The next best short-term option for meeting ultra-low NOx requirements is diesel.
March 09, 2021 | Diesel Technology Forum
Building the clean energy future - installing wind farms or solar arrays - depends on traditional and specialized heavy-duty construction equipment, nearly all of which is powered by diesel.
Renewable energy to power our homes and businesses is already here and growing. New windfarms and solar arrays installed in 2020 are already providing the most new planned power generation capacity in the U.S. While relatively small compared to the existing stock of conventional natural gas and coal powerplants, the reliance on new sources of renewable power will continue to grow due to market forces and expected new Biden Administration policies. Recently the Biden Administration gave the OK to move forward on the massive Vineyard Wind project that will deliver 800 MW off-shore wind.
Building this clean energy future - installing wind farms or solar arrays - depends on traditional and specialized heavy-duty construction equipment, nearly all of which is powered by diesel.
Diesel fuel is the most energy dense transportation fuel around and the diesel engine is the most efficient means of transferring energy density into work. This explains why nearly all of the most heavily utilized off-road equipment found on job sites are powered by diesel. Thanks to decades of innovation, the latest clean technologies now power this equipment. Since 2014, new engines powering off-road equipment achieve near-zero emissions performance - 90 percent lower in particulate matter and nitrogen oxides relative to previous generations of technology.
The new generation of diesel’s environmental credentials go well beyond cleaner air to reducing greenhouse gas emissions, thanks to more efficient combustion and the use of hybrid technology in some equipment segments. For example, Caterpillar developed a series of hybrid systems that makes the most of kinetic energy stored during the equipment’s use – like a swinging arm – to boost efficiency.
These solutions deployed on a Caterpillar 336E excavator can boost fuel efficiency by 33 percent that translates directly to C02 reduction. In addition, hybrid systems are also available in other equipment types such as wheel loaders and material handling equipment by a long list of equipment manufacturers including Caterpillar, Case, Deere, and Volvo.
Reducing GHG emissions goes well beyond individual machines and equipment and extends to new strategies for working smarter and more productively on the jobsite. Equipment owners are already using machines that come with integrated connectivity, telematics and other strategies that enable equipment operators to precisely optimize machines to do the most work using the least amount of fuel. Whether making one pass on road grading instead of two or digging to a precise depth in faster time, minimizing power demands on equipment translates into time and fuel savings as well as lower emissions.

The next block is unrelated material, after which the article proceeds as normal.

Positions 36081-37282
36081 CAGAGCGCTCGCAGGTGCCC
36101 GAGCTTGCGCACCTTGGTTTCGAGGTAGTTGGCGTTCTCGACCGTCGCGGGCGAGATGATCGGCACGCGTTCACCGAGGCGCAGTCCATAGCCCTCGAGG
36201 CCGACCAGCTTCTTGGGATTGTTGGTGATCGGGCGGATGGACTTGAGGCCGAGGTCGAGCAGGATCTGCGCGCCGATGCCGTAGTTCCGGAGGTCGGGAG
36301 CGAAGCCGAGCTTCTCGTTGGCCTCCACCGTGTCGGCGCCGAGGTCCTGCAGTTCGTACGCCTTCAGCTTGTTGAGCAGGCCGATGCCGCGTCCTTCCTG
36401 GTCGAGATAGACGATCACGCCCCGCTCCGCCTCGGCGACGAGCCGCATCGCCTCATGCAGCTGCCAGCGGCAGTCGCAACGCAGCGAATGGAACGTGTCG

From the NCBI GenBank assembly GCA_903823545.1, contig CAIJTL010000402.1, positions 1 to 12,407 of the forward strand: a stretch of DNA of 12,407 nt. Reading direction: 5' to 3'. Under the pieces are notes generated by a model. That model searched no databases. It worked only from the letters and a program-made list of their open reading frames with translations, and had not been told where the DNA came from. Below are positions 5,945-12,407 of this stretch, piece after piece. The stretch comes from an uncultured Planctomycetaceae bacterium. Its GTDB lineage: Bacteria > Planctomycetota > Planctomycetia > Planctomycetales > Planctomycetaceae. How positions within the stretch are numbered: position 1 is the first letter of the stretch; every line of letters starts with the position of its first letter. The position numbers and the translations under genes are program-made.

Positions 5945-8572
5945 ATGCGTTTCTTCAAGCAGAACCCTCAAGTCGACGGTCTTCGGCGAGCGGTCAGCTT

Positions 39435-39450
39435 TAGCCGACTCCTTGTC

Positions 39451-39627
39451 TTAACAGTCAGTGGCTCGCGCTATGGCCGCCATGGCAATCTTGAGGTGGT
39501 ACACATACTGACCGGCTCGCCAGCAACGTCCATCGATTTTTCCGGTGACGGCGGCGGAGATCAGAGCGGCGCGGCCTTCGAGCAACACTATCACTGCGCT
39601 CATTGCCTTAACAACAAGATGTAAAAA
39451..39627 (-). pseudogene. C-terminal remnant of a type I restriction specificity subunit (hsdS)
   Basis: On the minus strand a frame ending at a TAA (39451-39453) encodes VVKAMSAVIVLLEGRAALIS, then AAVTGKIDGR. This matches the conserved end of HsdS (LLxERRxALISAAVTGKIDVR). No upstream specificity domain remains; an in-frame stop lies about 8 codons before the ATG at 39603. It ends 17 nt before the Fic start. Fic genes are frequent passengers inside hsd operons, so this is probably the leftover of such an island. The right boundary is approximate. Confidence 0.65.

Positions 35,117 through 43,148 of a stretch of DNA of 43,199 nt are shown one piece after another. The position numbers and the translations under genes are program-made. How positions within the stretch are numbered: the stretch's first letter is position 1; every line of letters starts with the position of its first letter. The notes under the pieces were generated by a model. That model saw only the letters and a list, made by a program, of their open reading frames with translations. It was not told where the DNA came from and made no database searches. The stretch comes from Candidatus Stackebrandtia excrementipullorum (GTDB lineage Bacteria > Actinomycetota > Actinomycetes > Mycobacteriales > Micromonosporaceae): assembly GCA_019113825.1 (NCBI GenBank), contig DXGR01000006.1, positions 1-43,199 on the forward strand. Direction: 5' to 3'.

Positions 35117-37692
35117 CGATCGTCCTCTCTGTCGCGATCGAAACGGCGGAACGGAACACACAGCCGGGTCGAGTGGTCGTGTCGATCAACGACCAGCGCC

Beyond land-based wind farm projects, new emphasis on off-shore wind farms being planned from Maine to North Carolina could deliver 29,000 MW of clean power. The Biden Administration announced that the massive 800 MW Vineyard Wind project can move forward in New England that will include nearly 100 enormous wind turbines miles off-shore from Martha’s Vineyard, MA. Installing off-shore windfarms requires a fleet of conventional and specialized marine vessels – tug boats, barges, and heavy construction off-shore rigging boats. Much like off-road machines and equipment, the latest near-zero emissions diesel engines are available to power these vessels. Hybrid technologies extend also to the marine segment. For example, Great Lakes Towing, operating in Lake Erie, can cut fuel consumption in half through its fleet of hybrid tugs that rely on 1,000 horsepower MTU diesel engines coupled with battery storage capabilities. This arrangement operates the engines in optimum efficiency mode as a generator and the stored power drives mechanical aspects of the boat.
With the Biden Administration signaling intent to double wind-farm capacity, the diesel-powered marine sector is poised to meet the demand with a growing fleet of fourth-generation advanced diesel technology.
Policy Insider | 10/12/21
Policy Insider | 09/28/21
The new Carbon Reduction Program created in the IIJA, and funded at $6.4 billion over five years, gives states funding to invest in eligible technology and projects including diesel engine retrofits as well as electrification and electric vehicle charging.
Policy Insider | 09/15/21
Having the right tools and technology that are reliable, available, and proven, that can get the job done during adverse conditions, is a core part of readiness and response.